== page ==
Presentation on theme: "The Long Way Home: Luke 15 Peter Fitch, St. Croix Vineyard Sunday, July 7, 2013."— Presentation transcript:
The Long Way Home: Luke 15 Peter Fitch, St. Croix Vineyard Sunday, July 7, 2013
More thoughts on Jesus One of his teaching techniques is parables Brilliant method of conveying truth in a non- threatening way Remember Nathan with David Story is judgment (Isaiah 6) but also a net for souls lost in the baggage of their lives
Judgment & Net God protects Himself from the misuse of the power in His words by those whose hearts are not submitted to Him The more your heart is submitted, and the more your character is formed, the less likely you are to misuse power: God seems to trust people like this with clearer revelation Story a net because it causes moral reboot: it calls to whatever innocence is left in the soul
More thoughts Story more than facts NT Wright: “earthly story with heavenly meaning is wrong; it’s the opposite” Difference between story and allegory Some of Jesus’s parables have touches of allegory but it’s still good to ask: what is the point that this story is trying to get across?
3 stories in Luke 15 Lost sheep Lost penny Lost son
Luke 15: 11-32 11 Then Jesus said, “There was a man who had two sons. 12 The younger of them said to his father, ‘Father, give me the share of the property that will belong to me.’ So he divided his property between them. 13 A few days later the younger son gathered all he had and traveled to a distant country, and there he squandered his property in dissolute living. 14 When he had spent everything, a severe famine took place throughout that country, and he began to be in need.
Luke 15: 11-32 15 So he went and hired himself out to one of the citizens of that country, who sent him to his fields to feed the pigs. 16 He would gladly have filled himself with the pods that the pigs were eating; and no one gave him anything. 17 But when he came to himself he said, ‘How many of my father’s hired hands have bread enough and to spare, but here I am dying of hunger! 18 I will get up and go to my father, and I will say to him, “Father, I have sinned against heaven and before you; 19 I am no longer worthy to be called your son; treat me like one of your hired hands.”’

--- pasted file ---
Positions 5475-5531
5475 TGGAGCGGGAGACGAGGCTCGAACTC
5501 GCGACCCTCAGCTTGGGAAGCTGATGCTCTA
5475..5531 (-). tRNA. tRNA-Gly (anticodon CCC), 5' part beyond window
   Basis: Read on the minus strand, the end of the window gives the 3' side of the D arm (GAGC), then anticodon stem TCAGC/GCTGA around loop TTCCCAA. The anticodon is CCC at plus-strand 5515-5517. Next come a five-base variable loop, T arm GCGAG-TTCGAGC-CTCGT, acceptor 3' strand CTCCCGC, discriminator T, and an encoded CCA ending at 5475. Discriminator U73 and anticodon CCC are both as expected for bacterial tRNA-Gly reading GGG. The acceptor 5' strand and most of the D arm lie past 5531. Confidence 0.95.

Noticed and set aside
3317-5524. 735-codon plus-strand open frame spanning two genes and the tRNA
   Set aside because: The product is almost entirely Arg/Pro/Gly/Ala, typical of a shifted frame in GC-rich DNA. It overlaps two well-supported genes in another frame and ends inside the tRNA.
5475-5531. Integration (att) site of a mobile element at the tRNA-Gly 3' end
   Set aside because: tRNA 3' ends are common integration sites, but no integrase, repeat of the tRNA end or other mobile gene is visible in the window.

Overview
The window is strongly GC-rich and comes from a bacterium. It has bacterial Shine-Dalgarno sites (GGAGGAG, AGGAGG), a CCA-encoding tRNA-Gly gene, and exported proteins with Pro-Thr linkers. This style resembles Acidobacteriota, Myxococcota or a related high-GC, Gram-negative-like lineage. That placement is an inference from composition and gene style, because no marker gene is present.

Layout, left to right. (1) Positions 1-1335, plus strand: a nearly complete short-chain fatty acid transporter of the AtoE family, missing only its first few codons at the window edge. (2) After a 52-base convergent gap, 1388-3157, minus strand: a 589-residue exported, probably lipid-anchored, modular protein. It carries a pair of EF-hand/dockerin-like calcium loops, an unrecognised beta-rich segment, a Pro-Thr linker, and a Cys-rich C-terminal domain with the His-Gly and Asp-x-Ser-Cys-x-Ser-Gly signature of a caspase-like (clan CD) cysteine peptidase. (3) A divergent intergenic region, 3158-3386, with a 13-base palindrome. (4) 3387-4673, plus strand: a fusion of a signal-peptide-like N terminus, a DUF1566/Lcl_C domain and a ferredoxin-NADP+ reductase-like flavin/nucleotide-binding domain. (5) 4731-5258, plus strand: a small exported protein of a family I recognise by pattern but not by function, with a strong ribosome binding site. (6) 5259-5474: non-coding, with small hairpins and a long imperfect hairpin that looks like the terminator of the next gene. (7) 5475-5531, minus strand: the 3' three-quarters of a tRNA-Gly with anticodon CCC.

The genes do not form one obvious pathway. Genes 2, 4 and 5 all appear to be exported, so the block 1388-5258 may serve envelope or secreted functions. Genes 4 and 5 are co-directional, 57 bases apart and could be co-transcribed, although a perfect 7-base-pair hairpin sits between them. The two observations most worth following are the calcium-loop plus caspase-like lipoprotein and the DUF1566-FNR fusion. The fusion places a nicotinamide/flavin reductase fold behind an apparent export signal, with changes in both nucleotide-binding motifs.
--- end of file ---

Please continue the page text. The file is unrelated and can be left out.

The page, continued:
Luke 15: 11-32 20 So he set off and went to his father. But while he was still far off, his father saw him and was filled with compassion; he ran and put his arms around him and kissed him. 21 Then the son said to him, ‘Father, I have sinned against heaven and before you; I am no longer worthy to be called your son.’ 22 But the father said to his slaves, ‘Quickly, bring out a robe—the best one—and put it on him; put a ring on his finger and sandals on his feet.
Luke 15: 11-32 23 And get the fatted calf and kill it, and let us eat and celebrate; 24 for this son of mine was dead and is alive again; he was lost and is found!’ And they began to celebrate. 25 “Now his elder son was in the field; and when he came and approached the house, he heard music and dancing. 26 He called one of the slaves and asked what was going on.
Luke 15: 11-32 27 He replied, ‘Your brother has come, and your father has killed the fatted calf, because he has got him back safe and sound.’ 28 Then he became angry and refused to go in. His father came out and began to plead with him. 29 But he answered his father, ‘Listen! For all these years I have been working like a slave for you, and I have never disobeyed your command; yet you have never given me even a young goat so that I might celebrate with my friends.
Luke 15: 11-32 30 But when this son of yours came back, who has devoured your property with prostitutes, you killed the fatted calf for him!’ 31 Then the father said to him, ‘Son, you are always with me, and all that is mine is yours. 32 But we had to celebrate and rejoice, because this brother of yours was dead and has come to life; he was lost and has been found.’”
Main Point The way it’s used today The way Jesus was probably using it (see 15:1- 3) Other things we might note... (with just a touch of allegorizing!): – Palestinian commentary: Father runs... – No mention of ‘changed life’; just ‘returning home’ – Why should this be a story for once in our lives? – Not just a call to return to God but to His ways
Still more... Brian Doerksen, Ed Piorek, Henri Nouwen, Peter Rollins Frederick Buechner: “The fatted calf, the best Scotch, the hoedown could all have been his too, any time he asked for them except that he never thought to ask for them because he was too busy trying cheerlessly and religiously to earn them” (Posted on FB last night at 1 am)